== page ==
Slowing down is a huge part of the photo creative process

Updated: Nov 15

Slowing down is a huge part of the photo creative process.


What I have observed after teaching many photography classes; when photographers are out making photographs, they find something that captures their interest, they stop take the photograph and continue to walk on without even looking at the photo they just made. I would say that is a workflow destined for mediocrity at best. Creating a harmonious composition takes focus, patience, imagination, intuition, and more. The first photo you take is the introduction to fine tuning your composition. Begin by closely examining your LCD screen trying to discern what is working and what is not, what to leave in and what to leave out, check the perimeters of your rectangular frame to make sure that you’re not cropping or cutting any forms off on the edge of your LCD monitor. Adjust and re-adjust as many times as needed until you feel comfortable with your composition, checking that all the forms within your composition are not crossing over intersecting other forms. Continue to adjust your camera position and reshooting as many times as necessary until you have discovered a location where most forms are integrated into a harmonious relationship within the context of your frame.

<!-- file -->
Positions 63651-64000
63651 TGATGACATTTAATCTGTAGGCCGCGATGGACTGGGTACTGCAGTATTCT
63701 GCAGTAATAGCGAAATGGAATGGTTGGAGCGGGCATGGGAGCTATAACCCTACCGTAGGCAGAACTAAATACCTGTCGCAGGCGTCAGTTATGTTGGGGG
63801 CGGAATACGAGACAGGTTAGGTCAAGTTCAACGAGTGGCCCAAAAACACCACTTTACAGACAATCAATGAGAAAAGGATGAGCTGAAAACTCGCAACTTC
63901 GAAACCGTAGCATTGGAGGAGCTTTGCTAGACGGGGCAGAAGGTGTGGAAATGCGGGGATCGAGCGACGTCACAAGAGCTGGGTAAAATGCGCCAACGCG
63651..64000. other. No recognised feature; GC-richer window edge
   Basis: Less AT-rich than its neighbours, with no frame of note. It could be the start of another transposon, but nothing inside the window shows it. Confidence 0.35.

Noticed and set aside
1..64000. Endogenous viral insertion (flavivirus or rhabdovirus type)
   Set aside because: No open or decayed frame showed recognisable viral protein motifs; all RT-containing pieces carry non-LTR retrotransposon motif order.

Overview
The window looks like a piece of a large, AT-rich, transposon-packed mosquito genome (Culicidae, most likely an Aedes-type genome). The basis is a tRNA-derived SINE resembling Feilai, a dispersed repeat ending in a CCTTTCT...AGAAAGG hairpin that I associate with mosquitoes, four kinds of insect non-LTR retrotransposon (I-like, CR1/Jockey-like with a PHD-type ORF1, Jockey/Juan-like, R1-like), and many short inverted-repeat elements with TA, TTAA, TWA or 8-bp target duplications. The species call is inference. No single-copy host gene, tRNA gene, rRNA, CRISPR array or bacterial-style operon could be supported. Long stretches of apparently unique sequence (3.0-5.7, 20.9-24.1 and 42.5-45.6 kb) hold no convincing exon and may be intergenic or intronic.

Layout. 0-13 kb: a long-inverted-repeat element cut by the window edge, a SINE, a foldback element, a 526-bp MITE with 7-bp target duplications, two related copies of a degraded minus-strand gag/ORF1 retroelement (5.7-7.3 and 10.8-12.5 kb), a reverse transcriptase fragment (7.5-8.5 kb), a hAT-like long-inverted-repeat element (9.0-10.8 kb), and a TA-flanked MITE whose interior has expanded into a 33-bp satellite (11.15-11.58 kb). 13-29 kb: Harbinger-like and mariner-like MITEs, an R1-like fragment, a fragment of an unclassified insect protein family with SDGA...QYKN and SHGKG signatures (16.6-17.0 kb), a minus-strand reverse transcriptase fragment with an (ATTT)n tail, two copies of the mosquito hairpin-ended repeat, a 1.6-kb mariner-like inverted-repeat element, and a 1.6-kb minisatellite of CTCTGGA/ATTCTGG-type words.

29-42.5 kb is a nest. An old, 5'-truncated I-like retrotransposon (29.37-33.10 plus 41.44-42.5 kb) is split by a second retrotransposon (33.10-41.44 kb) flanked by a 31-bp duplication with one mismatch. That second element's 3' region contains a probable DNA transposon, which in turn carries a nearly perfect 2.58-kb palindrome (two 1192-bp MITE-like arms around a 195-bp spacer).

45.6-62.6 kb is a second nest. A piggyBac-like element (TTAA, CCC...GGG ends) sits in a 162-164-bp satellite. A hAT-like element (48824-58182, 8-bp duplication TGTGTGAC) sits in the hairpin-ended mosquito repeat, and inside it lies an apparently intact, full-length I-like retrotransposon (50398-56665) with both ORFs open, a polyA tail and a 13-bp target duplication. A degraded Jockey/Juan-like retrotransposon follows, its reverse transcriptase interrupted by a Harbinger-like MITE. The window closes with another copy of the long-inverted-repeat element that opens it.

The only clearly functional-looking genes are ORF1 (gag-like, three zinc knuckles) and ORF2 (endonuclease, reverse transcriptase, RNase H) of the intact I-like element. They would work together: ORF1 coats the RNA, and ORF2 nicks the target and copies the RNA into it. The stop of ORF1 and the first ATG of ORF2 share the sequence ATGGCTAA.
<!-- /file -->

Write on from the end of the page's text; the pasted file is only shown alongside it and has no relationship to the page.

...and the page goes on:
As you move backwards, forwards or side to side you will observe how the relationships of all the forms from your viewpoint change. With practice, you will learn how and where to place all the forms within your viewfinder, so they do not overlap one another. Our visual acuity is highly refined far surpassing our perceptive abilities. When you can perceive the world as forms by dropping all labels you will have taken the first step to understanding how and why your composition are successful or dissonant. When looking at the same environment we see the same things, we can agree on that most of the time but what we perceive is unique to each individual and refining your personal vision is what photography is all about.


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